Few people need or benefit from wide viewing angles...because very few people mount their TVs somewhere they aren't going to sit in front of. I mean the typical living-room TV is quite straightforward--you have your TV and then in more or less a straight line you have your couch/seating area where you're gonna do most of your viewing. This has to be the case for like 90% of people and how they mount their TV. Nobody's gonna put their TV in the hallway or in the kitchen when they're trying to watch it in the living room, LOL! Same thing in a bedroom you don't mount the TV in the washroom and then lie on your bed trying to see it from there, right? So viewing angle is mostly nonsense. That said there are people and situations where wide viewing angle is required. Speaking of the kitchen sure you may only be able to mount a kitchen TV away from where you'd be prepping food/cooking for example. Then yeah good viewing angle would be appreciated. But these are relatively niche situations where you really need the good angles. Same thing if you had a really wide seating area or were running a speakeasy erm bar or restaurant or something.


All that said if you do really need the wide viewing angles, and it sounds like OP may indeed, OLED is the best bet unless you have uses where OLED may burn. Sony's "x-wide" angle kinda sucks because of how much it degrades contrast and IPS suck for contrast too. Actually those Sony's with the "x-wide" business may as well be IPS--you might as well buy an X800 in that case as it's cheaper and IPS. But I don't really recommend IPS for TVs especially if a lot of movie watching in a darkened room will be happening. OLED is the only way you're gonna beat the poor contrast problem and get wide viewing angles at the same time. Samsung's "wide layer" (can't remember what they call it) is a bit better than Sony's and contrast doesn't suffer as much, but it does suffer. You end up with something in between IPS and VA in terms of angles and contrast. So that's one way to go but Samsungs ain't cheap either so might as well just get an OLED at that point.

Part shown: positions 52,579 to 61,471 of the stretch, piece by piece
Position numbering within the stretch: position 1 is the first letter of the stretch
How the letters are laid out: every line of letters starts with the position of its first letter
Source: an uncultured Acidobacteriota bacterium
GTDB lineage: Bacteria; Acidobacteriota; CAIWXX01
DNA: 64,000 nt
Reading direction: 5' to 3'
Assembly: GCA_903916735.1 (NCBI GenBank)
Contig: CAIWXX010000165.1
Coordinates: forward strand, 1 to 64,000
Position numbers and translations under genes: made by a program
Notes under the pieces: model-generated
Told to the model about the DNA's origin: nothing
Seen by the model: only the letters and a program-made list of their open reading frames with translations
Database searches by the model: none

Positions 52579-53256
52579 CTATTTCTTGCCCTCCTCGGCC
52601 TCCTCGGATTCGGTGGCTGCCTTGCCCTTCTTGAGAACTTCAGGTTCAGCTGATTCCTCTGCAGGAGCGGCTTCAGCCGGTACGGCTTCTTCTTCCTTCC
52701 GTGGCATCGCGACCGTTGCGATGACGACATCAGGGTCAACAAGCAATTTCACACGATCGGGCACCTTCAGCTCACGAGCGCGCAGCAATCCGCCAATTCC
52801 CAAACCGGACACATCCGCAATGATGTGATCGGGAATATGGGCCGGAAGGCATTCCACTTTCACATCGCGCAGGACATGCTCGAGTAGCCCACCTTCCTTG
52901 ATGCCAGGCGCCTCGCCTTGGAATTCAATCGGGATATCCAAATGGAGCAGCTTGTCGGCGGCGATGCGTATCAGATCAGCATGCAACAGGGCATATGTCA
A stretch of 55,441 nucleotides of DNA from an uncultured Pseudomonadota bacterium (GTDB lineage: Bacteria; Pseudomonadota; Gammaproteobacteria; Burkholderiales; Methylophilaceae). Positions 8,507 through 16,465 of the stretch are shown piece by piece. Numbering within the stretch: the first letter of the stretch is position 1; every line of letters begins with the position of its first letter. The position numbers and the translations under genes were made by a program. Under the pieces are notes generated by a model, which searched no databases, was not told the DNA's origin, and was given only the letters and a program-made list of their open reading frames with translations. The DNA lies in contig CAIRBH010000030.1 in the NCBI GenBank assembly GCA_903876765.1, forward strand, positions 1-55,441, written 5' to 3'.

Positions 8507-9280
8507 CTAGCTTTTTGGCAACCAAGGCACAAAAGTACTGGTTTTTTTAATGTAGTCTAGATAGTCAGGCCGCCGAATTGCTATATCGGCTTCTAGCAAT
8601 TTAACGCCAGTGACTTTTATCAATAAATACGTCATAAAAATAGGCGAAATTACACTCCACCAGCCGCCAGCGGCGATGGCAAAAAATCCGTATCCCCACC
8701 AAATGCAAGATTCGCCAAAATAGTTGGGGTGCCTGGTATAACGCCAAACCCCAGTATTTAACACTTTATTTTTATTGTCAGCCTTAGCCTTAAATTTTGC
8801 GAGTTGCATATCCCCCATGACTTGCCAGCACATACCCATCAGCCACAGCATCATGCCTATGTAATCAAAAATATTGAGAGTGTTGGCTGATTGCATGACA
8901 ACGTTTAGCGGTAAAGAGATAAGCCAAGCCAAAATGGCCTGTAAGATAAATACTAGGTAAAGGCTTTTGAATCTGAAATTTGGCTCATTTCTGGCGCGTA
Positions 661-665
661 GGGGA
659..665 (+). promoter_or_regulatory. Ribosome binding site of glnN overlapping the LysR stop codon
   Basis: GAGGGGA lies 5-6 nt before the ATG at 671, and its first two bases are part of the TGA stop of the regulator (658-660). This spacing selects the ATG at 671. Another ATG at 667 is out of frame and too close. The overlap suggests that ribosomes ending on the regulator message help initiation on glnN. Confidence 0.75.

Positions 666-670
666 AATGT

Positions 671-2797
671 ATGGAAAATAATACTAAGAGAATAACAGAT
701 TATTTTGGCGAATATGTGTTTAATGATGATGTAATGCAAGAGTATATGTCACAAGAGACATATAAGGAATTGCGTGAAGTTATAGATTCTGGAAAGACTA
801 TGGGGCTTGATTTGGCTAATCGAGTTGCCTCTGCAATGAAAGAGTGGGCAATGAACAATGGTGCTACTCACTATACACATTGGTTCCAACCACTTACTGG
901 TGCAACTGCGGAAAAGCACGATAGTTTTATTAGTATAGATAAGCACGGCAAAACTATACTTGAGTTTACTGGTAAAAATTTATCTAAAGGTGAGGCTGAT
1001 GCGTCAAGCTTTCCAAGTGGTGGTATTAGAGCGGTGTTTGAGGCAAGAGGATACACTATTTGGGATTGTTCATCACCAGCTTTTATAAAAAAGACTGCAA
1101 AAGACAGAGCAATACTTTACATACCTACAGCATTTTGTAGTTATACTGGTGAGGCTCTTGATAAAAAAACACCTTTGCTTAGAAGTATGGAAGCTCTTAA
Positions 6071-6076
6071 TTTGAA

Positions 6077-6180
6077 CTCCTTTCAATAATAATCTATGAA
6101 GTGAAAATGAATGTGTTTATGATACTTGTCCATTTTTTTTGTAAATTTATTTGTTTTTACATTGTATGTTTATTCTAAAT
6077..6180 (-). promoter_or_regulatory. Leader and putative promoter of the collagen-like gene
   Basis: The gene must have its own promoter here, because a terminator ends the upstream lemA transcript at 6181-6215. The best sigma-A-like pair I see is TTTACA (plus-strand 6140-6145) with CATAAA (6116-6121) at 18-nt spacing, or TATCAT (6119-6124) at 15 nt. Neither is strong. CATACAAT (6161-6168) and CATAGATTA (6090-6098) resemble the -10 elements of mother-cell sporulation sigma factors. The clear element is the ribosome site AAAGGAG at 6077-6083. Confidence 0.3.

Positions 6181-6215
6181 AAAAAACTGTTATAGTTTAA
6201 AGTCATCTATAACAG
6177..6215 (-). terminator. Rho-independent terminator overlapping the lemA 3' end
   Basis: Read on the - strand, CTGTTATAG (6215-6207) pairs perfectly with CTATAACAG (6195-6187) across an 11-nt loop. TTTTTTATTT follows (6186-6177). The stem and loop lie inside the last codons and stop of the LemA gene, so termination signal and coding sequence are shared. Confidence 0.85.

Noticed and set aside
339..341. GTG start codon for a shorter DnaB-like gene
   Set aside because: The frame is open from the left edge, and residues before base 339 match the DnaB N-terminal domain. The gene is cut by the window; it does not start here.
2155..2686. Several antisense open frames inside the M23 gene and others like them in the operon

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post #8 of 17 Old 05-08-2020, 06:58 PM
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I read that the picture can be uneven from side to side
on a screen as small as a 75 inch without wide viewing angle.

And also read that picture shift CAN be seen by moving over only 1 seating position off center on some models.

IF this is true it seems ridiculous to say the viewing angle is overrated.
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post #9 of 17 Old 05-09-2020, 11:49 PM
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Quote:
Originally Posted by ghonk View Post
I read that the picture can be uneven from side to side

on a screen as small as a 75 inch without wide viewing angle.



And also read that picture shift CAN be seen by moving over only 1 seating position off center on some models.



IF this is true it seems ridiculous to say the viewing angle is overrated.
"If" it is true.



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post #10 of 17 Old 05-09-2020, 11:55 PM
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Quote:
Originally Posted by VA_DaveB View Post